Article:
Before the 1952 revolution, Alexandria’s coffee houses, patisseries and tearooms were the hub of bourgeois society, where artists, writers and socialites philosophized and pursued affairs, like Durrell’s characters in The Alexandria Quartet. Since then some have closed, while others depend on a dwindling clientele of elderly Egyptian gentlemen or tourists. Only a few can be recommended for their food or ambience, but others deserve a look (or at least a mention) for their period decor or literary mystique, constituting a kind of heritage trail.
Two of the most famous are on Midan Sa’ad Zaghloul. Délices, dating from 1922, has retained its elegant long hall and teak bar, its French name belying the fact that it was founded by Alexandrian Greeks, like the nearby Trianon, built on the site of Cleopatra’s Needles. The Trianon was used for filming the British war movie Ice Cold in Alex (1959), whose characters stranded in the desert dream of quaffing Stella beer if they ever get out alive. Before the war, it was frequented by the poet Cavafy, who worked upstairs as a clerk for the First Circle of Irrigation.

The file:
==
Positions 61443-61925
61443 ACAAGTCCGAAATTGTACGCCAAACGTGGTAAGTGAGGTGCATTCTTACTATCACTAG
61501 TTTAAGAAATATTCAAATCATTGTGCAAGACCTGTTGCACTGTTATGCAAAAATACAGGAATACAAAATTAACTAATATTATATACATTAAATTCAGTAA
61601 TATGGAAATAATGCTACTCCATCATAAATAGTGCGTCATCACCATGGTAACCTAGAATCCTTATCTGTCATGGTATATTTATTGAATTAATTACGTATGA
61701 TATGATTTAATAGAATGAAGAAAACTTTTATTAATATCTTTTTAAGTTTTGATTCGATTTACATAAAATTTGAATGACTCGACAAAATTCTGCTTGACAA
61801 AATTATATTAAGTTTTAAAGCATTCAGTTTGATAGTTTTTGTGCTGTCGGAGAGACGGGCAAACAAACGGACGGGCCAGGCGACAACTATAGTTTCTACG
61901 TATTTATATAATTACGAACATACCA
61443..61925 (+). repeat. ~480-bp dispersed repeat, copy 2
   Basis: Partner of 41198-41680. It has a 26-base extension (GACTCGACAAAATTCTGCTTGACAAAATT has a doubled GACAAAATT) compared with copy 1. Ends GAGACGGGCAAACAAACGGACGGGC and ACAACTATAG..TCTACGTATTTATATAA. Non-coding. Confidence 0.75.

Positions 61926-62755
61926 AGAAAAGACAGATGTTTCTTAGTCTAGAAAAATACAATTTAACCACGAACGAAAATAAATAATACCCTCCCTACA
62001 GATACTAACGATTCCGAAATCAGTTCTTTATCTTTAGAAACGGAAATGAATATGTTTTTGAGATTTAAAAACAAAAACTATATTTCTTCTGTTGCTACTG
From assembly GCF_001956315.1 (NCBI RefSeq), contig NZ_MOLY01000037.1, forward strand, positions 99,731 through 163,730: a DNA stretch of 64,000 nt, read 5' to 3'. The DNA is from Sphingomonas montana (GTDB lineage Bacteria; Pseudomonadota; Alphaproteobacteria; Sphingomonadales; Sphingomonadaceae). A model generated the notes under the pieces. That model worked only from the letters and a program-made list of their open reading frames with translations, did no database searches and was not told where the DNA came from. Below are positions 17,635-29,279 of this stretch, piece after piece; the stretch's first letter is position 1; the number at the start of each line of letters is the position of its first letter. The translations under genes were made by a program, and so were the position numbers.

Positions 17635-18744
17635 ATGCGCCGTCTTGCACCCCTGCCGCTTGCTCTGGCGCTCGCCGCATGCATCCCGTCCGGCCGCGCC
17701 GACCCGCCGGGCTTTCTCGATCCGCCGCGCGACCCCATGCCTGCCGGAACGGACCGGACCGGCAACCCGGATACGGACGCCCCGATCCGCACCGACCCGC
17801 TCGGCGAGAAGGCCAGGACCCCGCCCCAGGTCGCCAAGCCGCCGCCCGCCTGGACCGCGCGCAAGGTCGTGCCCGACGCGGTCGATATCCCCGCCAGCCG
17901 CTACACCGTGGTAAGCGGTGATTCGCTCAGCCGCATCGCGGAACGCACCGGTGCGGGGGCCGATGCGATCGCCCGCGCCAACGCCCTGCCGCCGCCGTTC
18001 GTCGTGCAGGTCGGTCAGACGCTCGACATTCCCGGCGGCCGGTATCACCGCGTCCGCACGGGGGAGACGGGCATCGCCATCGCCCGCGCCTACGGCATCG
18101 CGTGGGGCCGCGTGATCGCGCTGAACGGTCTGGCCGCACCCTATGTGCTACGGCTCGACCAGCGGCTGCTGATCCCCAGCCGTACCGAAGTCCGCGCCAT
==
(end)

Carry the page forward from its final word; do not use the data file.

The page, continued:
Across Midan Ramleh from the Trianon stands Athineos, a Greek cultural landmark whose classical friezes and fixtures seem unchanged since its 1940s heyday (rather like their cakes). In the other direction along Sharia Sa’ad Zaghloul, both the Brazilian Coffee Store and the Sofianpoulo Coffee Store grind and roast beans using 1920s machinery, and are still going strong.
En route between them, notice the name Baudrot in flowing 1930s typography, which reminds locals of a rendezvous for lovers that closed a few years ago. Pastroudis on Sharia Horriya (which shut in the 1990s) was another haunt of Durrell’s, as was Vinous on the corner of Sharia Nabi Daniel, which seems unlikely to survive much longer, as its Art Deco fittings are riddled by termites.